Engaging in speech on Facebook has led teachers to be investigated, suspended, and even fired. The nature of online speech on social networking websites like Facebook presents novel concerns in First Amendment law. As Facebook and other forms of social media have become increasingly popular, teachers have been disciplined and fired for communicating through Facebook […]
This Note uses Turner v. Rogers as a case-study to demonstrate how the Court’s procedural due process analysis, as laid out in Mathews v. Eldridge, is deficient. The application of the Eldridge balancing approach can appear arbitrary when its outcomes are compared across similar situations or when analyzed in depth in a single instance. Nowhere […]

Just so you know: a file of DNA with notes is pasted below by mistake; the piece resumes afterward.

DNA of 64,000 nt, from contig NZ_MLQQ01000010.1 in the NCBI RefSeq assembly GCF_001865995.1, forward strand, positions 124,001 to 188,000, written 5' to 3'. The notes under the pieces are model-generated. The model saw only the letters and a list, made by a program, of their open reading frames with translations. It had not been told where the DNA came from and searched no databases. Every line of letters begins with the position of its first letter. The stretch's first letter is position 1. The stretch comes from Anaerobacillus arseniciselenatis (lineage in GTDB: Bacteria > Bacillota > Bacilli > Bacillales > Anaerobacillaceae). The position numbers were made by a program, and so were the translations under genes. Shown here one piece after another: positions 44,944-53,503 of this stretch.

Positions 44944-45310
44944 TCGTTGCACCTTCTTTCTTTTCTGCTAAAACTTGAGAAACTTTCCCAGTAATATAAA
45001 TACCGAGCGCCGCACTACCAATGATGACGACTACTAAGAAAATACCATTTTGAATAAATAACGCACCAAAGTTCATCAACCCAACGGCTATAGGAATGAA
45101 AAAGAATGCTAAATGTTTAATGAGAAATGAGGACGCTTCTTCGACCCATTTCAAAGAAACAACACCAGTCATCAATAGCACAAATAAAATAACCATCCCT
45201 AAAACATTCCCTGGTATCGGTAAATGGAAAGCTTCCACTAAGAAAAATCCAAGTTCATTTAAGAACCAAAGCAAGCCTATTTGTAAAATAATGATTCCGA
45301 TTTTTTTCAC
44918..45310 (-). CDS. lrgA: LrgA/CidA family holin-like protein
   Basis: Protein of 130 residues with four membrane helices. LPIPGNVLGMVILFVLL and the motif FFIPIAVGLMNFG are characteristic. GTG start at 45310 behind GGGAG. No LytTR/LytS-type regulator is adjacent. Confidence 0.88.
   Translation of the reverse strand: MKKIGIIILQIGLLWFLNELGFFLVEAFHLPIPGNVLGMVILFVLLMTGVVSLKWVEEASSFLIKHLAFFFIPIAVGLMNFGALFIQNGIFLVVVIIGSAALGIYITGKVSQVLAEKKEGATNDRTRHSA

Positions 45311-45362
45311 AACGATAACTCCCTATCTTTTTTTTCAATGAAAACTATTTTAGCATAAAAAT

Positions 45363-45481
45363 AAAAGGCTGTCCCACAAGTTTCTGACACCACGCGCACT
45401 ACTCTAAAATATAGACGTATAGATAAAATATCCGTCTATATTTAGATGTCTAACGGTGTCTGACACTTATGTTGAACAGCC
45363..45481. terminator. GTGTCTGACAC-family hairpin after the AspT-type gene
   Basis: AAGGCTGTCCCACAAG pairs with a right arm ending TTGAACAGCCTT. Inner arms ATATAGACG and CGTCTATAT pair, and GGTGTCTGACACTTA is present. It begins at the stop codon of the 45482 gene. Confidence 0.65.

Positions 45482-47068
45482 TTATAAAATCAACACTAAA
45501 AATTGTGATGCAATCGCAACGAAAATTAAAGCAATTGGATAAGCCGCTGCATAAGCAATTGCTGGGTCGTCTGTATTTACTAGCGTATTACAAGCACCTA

Too Much Information?
TOO MUCH INFORMATION? BALANCING DISCLOSURE AND PRIVACY INTERESTS IN MAKING DOMESTIC ABUSE A MATTER OF PUBLIC RECORD By: April Will, Volume 102 Staff Member In the modern age of internet and “app” dating, anyone can fire up a Google search and evaluate a potential partner. Savvy searchers can uncover anything […]
An Illusory Sanctuary
AN ILLUSORY SANCTUARY: HOW IMMIGRATION LAW AND POLICY FAIL TO PROTECT IMMIGRANTS FROM DEPORTATION By: Kayla Hoel, Volume 102 Staff Member At two in the morning on October 24, 2017, an ambulance carrying a ten-year-old child to an emergency surgery in Corpus Christi, Texas, was stopped at an immigration checkpoint. […]
The Final Court to the Split
THE FINAL COURT TO THE SPLIT: COULD IN RE ARCHDIOCESE GIVE THE EIGHTH CIRCUIT A CHANCE TO WEIGH IN ON NONCONSENSUAL THIRD-PARTY RELEASES IN CHAPTER 11 BANKRUPTCY PROCEEDINGS? By: Emily Muirhead McAdam, Volume 102 Staff Member The United States Bankruptcy Court for the District of Minnesota weighed in recently on […]
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